Eric Dudley, the tenor in Roomful of Teeth, composed Suonare/to sound in 2010 for the group. Its sound world is magical. The lower voices sing a text by the composer in slow, tonal, chordal style. Simultaneously the two sopranos sing the same text, in Italian, in bel canto style. Their tessitura is very high, and they constantly overlap each other, almost like a tribute to the “Flower Duet” from Leo Delibes’s Lakmé. After all of the other musical sounds we had heard, it was astonishing to hear the two sopranos sing in purely classical style. Both of them have exquisite voices.
Judd Greenstein’s Montmartre is a complex mash-up of many of the techniques we had heard previously. There is no indication of any programmatic component to the work, but it was easy to conjure up the image of a busy Parisian neighborhood, with a mix of pedestrians and taxis and police sirens zooming by.
Although Brad Wells, founder and director of Roomful of Teeth, was not present for this concert, he was represented musically by his quietly ecstatic Render (2013). It is a meditative vocalise, with slowly pulsing lines shifting in and out of focus. Even with all of the virtuosity on display elsewhere in the concert, this was one of the high points.
On a concert of unique music, it might be stretching things to identify a particular work as a “novelty number,” but Rinde Eckert’s enchanting Cesca’s View for women only was in that category, with its picturesque depiction of the Pyrenees and of a yodeling goatherder. Soprano Estelí Gomez’s yodeling was top-notch. Later, soprano Martha Cluver doubled the yodel melody, but in more standard vocal technique, giving a kind of haze to the sound.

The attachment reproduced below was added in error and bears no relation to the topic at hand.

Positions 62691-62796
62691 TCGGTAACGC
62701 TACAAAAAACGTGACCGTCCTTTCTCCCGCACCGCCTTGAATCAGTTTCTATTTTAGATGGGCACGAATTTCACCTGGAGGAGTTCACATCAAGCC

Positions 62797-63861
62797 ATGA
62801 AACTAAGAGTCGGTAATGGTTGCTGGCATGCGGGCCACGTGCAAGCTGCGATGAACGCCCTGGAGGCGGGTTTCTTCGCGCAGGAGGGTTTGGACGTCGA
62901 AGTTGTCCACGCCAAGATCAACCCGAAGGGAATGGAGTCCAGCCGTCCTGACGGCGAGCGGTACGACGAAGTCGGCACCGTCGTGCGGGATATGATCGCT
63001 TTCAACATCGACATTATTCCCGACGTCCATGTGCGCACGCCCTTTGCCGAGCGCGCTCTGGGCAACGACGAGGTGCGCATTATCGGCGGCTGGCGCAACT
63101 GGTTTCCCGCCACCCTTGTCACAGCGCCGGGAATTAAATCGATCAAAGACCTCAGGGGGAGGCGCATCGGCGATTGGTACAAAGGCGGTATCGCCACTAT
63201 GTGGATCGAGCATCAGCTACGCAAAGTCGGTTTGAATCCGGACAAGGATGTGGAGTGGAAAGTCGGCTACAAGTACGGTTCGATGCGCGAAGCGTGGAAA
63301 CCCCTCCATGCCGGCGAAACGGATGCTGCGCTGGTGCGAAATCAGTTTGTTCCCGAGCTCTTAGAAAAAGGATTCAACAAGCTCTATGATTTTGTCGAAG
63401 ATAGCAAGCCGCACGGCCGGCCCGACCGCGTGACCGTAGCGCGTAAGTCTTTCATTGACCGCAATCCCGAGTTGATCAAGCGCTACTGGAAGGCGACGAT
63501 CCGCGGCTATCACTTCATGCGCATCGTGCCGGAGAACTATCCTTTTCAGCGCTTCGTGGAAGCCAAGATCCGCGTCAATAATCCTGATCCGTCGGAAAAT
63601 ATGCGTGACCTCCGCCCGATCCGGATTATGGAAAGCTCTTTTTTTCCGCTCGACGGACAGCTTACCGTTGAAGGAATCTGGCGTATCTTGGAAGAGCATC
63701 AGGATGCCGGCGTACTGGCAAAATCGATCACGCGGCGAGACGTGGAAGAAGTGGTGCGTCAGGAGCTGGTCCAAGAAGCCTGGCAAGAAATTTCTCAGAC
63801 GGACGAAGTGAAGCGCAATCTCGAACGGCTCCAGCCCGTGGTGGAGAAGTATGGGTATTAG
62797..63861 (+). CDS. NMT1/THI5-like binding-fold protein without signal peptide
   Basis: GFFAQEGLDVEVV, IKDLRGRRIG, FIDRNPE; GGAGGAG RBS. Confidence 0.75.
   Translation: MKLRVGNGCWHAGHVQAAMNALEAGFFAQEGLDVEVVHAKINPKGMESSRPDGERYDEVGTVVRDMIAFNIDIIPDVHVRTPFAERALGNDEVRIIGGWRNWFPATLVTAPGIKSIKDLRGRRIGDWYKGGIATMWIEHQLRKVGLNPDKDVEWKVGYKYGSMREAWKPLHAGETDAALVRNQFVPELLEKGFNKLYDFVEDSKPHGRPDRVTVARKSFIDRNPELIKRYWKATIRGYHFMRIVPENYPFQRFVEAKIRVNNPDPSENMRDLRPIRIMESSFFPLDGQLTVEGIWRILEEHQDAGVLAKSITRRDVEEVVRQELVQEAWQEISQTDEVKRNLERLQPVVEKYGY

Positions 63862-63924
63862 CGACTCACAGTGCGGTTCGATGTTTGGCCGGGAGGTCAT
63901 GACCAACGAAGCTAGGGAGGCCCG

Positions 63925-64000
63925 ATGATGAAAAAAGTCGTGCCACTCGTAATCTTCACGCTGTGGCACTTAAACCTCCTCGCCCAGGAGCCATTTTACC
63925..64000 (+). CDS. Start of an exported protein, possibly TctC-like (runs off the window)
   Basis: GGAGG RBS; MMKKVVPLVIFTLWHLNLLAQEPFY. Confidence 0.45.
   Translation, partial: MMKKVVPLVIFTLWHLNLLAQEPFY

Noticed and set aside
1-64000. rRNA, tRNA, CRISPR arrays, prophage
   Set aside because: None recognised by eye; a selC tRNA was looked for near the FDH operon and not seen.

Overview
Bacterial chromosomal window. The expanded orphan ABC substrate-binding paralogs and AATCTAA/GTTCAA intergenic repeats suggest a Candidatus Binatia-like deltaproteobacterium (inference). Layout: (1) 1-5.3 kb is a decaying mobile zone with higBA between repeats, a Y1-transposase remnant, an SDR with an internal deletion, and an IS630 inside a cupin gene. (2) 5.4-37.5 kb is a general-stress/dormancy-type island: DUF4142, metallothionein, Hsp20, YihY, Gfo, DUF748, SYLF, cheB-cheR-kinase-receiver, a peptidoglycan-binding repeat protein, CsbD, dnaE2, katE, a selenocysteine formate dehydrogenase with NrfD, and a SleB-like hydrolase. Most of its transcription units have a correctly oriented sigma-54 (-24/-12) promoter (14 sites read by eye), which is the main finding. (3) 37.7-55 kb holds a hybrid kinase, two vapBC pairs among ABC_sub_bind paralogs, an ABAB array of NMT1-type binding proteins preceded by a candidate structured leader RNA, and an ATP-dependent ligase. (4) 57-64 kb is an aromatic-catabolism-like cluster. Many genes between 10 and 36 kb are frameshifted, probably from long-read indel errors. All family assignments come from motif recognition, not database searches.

The closing number, Judd Greenstein’s AEIOU, is rhythmic and jazzy, with a text consisting only of vowel sounds. Before performing it, Roomful of Teeth gave a well-deserved shout-out to CMA sound engineer Rick Galbraith. Much of the group’s performance depended on well-coordinated amplification. All evening, the sound reinforcement was smooth, seamlessly blending the acoustic bits with sounds that required amplification.
The ensemble returned for an encore, a work with both music and text by Rinde Eckert, I have stopped the clocks. Quiet and improvisatory, with the alto and tenor chant the text on a unison note, but out of sync with each other, the music gradually transforms when others up the text. The piece was full of melancholy.
Trying to describe a performance that draws on so many non-traditional styles can be frustrating. Although the group’s recorded performances can impart a sense of their music, it’s better yet to go to one of their concerts. You won’t be disappointed.
For the record, the singers for this concert were Estelí Gomez and Martha Cluver, sopranos; Caroline Shaw and Virginia Warnken, altos; Eric Dudley, tenor; Avery Griffin, baritone; Thomas McCargar, bass-baritone; and Cameron Beauchamp, bass. For all their individual achievements on Friday evening, the ensemble was much greater than the sum of its parts.
Published on ClevelandClassical.com March 23, 2015.